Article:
People of the Book: Comparing Judaism, Christianity and Islam - Video & Lesson Transcript |

People of the Book: Comparing Judaism, Christianity and Islam

Lesson Transcript
Instructor: Steven Shirley
The religions of Judaism, Christianity, and Islam are often seen as competing doctrines and faiths by observers and adherents. Yet, a summary investigation of their doctrines illustrates they have much in common. This lesson will examine these similarities in greater detail.

World Religions

Religions, or matters of faith, often engender disagreements. These disagreements keep communities and individuals apart, ending friendships, creating divisiveness, and even leading to violence. This is made more tragic by the fact that if one took a closer look at the various religions of the world, one would realize they share many things in common, including basic beliefs, morality, and even some key doctrines.

And, so it is with the religions of Judaism, Christianity, and Islam - three of the world's most popular faiths and three that have engaged in centuries of bitterness, rivalry, and bloodshed while sharing many things in common. They are considered 'people of the Book' - a designation coming from the Islamic tradition denoting that the three religions share a common heritage and ultimately worship a common God.

People who follow Judaism, Christianity and Islam all worship a common God.
People of the Book

To the outsider giving a cursory glance, they do seem different - even dramatically so in their orientation and creeds. Yet, a summary investigation into their basic tenets reveals they have much in common. Let's examine these similarities in greater detail.

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  • 0:00 World Religions
  • 1:16 Judaism
  • 3:13 Christianity
  • 5:58 Islam
  • 7:31 Lesson Summary
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First, let us look at the religion of Judaism, the religion of the Jewish people. It's not the largest, but certainly the oldest of the three traditions. The date of its founding is unknown - that's how old it is - and some believe it may be the world's oldest organized religious tradition. It emerges into known history around 5000 BCE, with its main religious text being the Torah.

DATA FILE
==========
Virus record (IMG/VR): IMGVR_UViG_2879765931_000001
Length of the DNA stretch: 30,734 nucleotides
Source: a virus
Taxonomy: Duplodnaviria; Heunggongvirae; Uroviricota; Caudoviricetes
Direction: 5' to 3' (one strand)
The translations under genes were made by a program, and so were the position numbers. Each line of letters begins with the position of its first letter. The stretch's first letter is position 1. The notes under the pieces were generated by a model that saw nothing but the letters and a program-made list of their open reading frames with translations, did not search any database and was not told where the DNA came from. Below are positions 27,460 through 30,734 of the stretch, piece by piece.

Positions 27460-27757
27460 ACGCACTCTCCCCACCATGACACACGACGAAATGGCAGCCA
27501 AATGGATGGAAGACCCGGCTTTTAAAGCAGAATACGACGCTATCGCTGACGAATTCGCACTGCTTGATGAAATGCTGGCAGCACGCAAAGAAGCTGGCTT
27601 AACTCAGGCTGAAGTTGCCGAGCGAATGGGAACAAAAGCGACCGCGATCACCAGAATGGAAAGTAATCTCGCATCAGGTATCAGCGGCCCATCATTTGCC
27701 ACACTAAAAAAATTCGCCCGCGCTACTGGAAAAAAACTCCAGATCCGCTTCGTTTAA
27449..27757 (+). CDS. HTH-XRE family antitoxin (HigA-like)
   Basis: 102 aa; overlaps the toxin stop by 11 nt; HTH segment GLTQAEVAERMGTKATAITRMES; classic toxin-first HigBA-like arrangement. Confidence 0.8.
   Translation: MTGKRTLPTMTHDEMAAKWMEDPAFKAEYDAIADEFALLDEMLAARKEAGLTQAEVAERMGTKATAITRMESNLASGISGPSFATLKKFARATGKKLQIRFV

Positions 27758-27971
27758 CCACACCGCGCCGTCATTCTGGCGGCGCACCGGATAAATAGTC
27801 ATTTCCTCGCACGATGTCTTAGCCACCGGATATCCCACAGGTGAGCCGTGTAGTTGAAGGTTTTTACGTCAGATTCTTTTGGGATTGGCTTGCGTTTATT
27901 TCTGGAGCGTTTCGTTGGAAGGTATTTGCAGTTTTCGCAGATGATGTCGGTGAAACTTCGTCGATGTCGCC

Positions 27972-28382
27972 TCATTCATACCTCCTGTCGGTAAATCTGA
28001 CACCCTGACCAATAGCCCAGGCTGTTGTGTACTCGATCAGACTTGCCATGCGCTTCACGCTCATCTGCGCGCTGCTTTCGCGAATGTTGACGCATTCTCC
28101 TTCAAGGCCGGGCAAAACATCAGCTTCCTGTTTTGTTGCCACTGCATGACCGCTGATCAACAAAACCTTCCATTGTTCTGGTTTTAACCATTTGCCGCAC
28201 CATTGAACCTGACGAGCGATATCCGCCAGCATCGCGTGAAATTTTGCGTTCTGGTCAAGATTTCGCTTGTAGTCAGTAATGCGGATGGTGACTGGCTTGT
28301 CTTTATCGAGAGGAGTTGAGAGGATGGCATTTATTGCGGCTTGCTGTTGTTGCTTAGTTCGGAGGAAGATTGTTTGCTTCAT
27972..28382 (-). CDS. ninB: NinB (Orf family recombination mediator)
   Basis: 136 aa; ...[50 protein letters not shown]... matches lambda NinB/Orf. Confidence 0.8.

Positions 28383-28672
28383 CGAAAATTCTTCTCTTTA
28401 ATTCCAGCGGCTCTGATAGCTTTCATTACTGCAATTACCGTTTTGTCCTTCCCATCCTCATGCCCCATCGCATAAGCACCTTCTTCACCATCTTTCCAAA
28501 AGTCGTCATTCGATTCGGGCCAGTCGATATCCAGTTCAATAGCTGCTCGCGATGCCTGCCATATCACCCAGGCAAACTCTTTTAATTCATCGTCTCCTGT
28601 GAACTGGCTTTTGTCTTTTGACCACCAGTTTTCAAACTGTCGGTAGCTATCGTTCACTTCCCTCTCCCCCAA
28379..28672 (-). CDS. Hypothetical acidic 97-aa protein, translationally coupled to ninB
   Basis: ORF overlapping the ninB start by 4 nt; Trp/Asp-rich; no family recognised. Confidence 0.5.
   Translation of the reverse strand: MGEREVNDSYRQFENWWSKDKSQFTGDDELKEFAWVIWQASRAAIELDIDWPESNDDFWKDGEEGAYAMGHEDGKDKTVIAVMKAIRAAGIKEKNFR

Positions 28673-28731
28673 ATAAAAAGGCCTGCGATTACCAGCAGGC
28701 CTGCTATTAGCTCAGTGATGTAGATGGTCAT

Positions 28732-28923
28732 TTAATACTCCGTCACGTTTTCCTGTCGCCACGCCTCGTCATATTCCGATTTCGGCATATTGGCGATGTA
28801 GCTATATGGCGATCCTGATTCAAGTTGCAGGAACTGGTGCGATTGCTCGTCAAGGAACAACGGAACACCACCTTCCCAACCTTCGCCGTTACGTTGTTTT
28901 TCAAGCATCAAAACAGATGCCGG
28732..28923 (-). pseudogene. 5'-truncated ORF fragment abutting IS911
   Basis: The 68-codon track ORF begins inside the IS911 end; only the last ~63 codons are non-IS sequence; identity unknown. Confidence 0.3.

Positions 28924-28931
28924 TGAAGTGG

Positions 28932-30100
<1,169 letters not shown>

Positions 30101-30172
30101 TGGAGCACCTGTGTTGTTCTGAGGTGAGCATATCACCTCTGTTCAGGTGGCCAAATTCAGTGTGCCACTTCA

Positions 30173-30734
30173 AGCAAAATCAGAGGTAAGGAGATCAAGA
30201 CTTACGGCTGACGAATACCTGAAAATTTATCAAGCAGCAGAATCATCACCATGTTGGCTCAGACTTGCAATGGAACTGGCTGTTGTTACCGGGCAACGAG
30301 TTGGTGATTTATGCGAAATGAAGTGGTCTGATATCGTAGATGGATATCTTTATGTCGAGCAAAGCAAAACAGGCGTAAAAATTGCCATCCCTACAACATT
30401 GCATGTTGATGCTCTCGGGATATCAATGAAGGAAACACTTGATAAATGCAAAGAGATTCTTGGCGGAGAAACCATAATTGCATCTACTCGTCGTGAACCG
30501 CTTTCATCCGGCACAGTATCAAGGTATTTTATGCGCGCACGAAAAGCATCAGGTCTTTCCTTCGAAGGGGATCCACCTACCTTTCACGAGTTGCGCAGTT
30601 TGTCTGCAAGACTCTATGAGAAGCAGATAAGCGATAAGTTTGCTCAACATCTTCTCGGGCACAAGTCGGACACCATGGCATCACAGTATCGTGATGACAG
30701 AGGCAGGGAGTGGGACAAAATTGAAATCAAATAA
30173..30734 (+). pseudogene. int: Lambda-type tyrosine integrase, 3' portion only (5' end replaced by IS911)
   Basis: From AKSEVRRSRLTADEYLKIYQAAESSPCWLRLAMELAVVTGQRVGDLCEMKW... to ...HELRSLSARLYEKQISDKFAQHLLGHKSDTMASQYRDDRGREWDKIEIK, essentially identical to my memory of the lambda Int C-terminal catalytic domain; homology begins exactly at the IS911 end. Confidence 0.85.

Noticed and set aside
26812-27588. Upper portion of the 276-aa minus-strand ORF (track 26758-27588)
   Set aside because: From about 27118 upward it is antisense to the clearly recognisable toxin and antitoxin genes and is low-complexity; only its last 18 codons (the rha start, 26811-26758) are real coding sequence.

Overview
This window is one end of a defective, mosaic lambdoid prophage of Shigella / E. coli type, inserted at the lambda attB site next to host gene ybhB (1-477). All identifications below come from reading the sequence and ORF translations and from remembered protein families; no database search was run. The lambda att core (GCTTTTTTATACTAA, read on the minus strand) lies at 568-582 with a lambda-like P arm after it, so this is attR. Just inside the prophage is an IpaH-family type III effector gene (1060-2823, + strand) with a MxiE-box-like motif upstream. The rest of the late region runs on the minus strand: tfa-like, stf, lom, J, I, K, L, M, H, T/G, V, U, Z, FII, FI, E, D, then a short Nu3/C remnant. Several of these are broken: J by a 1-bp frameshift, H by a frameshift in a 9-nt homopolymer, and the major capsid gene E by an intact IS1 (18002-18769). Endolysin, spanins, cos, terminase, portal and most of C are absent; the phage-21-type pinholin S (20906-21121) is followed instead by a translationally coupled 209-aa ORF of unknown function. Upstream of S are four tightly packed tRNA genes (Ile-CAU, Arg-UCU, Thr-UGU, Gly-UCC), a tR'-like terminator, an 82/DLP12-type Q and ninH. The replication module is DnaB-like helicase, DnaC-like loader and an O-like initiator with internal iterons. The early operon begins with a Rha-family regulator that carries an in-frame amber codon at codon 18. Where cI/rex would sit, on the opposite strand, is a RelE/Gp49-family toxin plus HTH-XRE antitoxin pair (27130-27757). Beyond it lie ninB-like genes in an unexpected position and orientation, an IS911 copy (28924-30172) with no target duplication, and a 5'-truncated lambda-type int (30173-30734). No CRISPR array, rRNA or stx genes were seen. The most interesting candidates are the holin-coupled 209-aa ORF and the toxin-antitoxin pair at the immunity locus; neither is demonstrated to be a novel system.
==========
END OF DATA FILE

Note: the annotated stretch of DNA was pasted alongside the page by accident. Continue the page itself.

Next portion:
The Torah is a collection of the books of Moses and the stories of Abraham, Noah, and many other prophets and men of great renown that are so familiar to Christians and Muslims. Both Christianity and Islam view the Torah as sacred and part of the revelation of God to humankind.

What is more, Judaism teaches there is but one god, as well as angels, demons, and other supernatural forces at work in the world - all beliefs shared by Christians and Muslims. Judaism also teaches that humans need God due to our sinful nature, a nature that starts at the very beginning of our species in the Garden of Eden - a story also shared by Christianity and Islam.

Moreover, in Judaism, God is the only source of forgiveness, as is the case in the other two faiths, and only those who follow the righteous path, those faithful to God and his laws, go to Heaven after death. Those who are not… well, they end up in a place of punishment - once again, a set of beliefs shared by the adherents of Islam and Christianity.

The places of worship in Judaism are known as synagogues and sometimes commonly referred to as temples. Here, men and women often worship separately, and the synagogue maintains a cultural and political leadership in more conservative and traditional Jewish communities. This role is matched by churches in the Christian world and mosques in Islam.


Christianity is the largest of the three faiths, with over 2 billion followers, and builds upon the traditions already established in Judaism. It originates out of the city of Jerusalem.

First and foremost, Christianity considers itself monotheistic, just as the other two, with a religion built upon the revelation of God to his creation. They believe the Torah to be the word of God. What is more, the central figure in Christianity, Jesus Christ, was a Jew whose name was Yeshua ben Yosef, or Joshua, son of Joseph. It was only later, when Christianity spread to the Greek-speaking world, that the name Yeshua became Iesous and found its way to the English-speaking world as Jesus.

As a Jew, Christianity's central figure would have been well-versed in Judaic customs, laws, and stories from the Torah, and we can see from the teachings and stories of Jesus, compiled in what Christians call the Gospels and other books that make up the New Testament, that the basic elements of the Jewish faith remain intact, with some modifications.

The one major modification, that of Jesus being the Messiah (God incarnate), still builds upon earlier traditions in the Torah. Throughout the Torah, the idea of a redemptive figure who will come to save the Jewish nation and uplift the populace is a frequent theme. They believe this messiah will be a strong religious and political, as well as social, figure. So, it's written in the Torah that the messiah will come - it's just that the Jewish faith does not accept Jesus to be that promised figure.

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